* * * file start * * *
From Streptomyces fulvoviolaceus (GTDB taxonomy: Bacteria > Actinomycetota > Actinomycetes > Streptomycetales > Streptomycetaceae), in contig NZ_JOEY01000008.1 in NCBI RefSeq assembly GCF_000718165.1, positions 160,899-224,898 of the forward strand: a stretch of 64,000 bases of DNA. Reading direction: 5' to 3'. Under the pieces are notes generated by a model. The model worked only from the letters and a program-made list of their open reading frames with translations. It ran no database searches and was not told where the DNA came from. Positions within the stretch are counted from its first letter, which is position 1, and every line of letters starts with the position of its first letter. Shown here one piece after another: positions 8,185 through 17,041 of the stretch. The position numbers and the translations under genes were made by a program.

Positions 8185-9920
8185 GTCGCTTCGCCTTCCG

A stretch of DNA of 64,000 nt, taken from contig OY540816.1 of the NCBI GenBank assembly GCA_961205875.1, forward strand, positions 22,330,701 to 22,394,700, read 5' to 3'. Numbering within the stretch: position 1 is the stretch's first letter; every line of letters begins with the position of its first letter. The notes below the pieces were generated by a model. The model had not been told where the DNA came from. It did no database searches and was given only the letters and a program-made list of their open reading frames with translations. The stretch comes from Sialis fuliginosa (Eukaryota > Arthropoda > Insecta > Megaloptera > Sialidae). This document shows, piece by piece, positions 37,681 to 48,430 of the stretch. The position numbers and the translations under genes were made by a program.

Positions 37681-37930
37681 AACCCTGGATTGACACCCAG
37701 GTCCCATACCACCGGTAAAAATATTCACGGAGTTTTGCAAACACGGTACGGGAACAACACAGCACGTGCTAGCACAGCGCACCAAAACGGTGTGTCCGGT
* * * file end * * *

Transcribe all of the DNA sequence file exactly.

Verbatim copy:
From Streptomyces fulvoviolaceus (GTDB taxonomy: Bacteria > Actinomycetota > Actinomycetes > Streptomycetales > Streptomycetaceae), in contig NZ_JOEY01000008.1 in NCBI RefSeq assembly GCF_000718165.1, positions 160,899-224,898 of the forward strand: a stretch of 64,000 bases of DNA. Reading direction: 5' to 3'. Under the pieces are notes generated by a model. The model worked only from the letters and a program-made list of their open reading frames with translations. It ran no database searches and was not told where the DNA came from. Positions within the stretch are counted from its first letter, which is position 1, and every line of letters starts with the position of its first letter. Shown here one piece after another: positions 8,185 through 17,041 of the stretch. The position numbers and the translations under genes were made by a program.

Positions 8185-9920
8185 GTCGCTTCGCCTTCCG

A stretch of DNA of 64,000 nt, taken from contig OY540816.1 of the NCBI GenBank assembly GCA_961205875.1, forward strand, positions 22,330,701 to 22,394,700, read 5' to 3'. Numbering within the stretch: position 1 is the stretch's first letter; every line of letters begins with the position of its first letter. The notes below the pieces were generated by a model. The model had not been told where the DNA came from. It did no database searches and was given only the letters and a program-made list of their open reading frames with translations. The stretch comes from Sialis fuliginosa (Eukaryota > Arthropoda > Insecta > Megaloptera > Sialidae). This document shows, piece by piece, positions 37,681 to 48,430 of the stretch. The position numbers and the translations under genes were made by a program.

Positions 37681-37930
37681 AACCCTGGATTGACACCCAG
37701 GTCCCATACCACCGGTAAAAATATTCACGGAGTTTTGCAAACACGGTACGGGAACAACACAGCACGTGCTAGCACAGCGCACCAAAACGGTGTGTCCGGT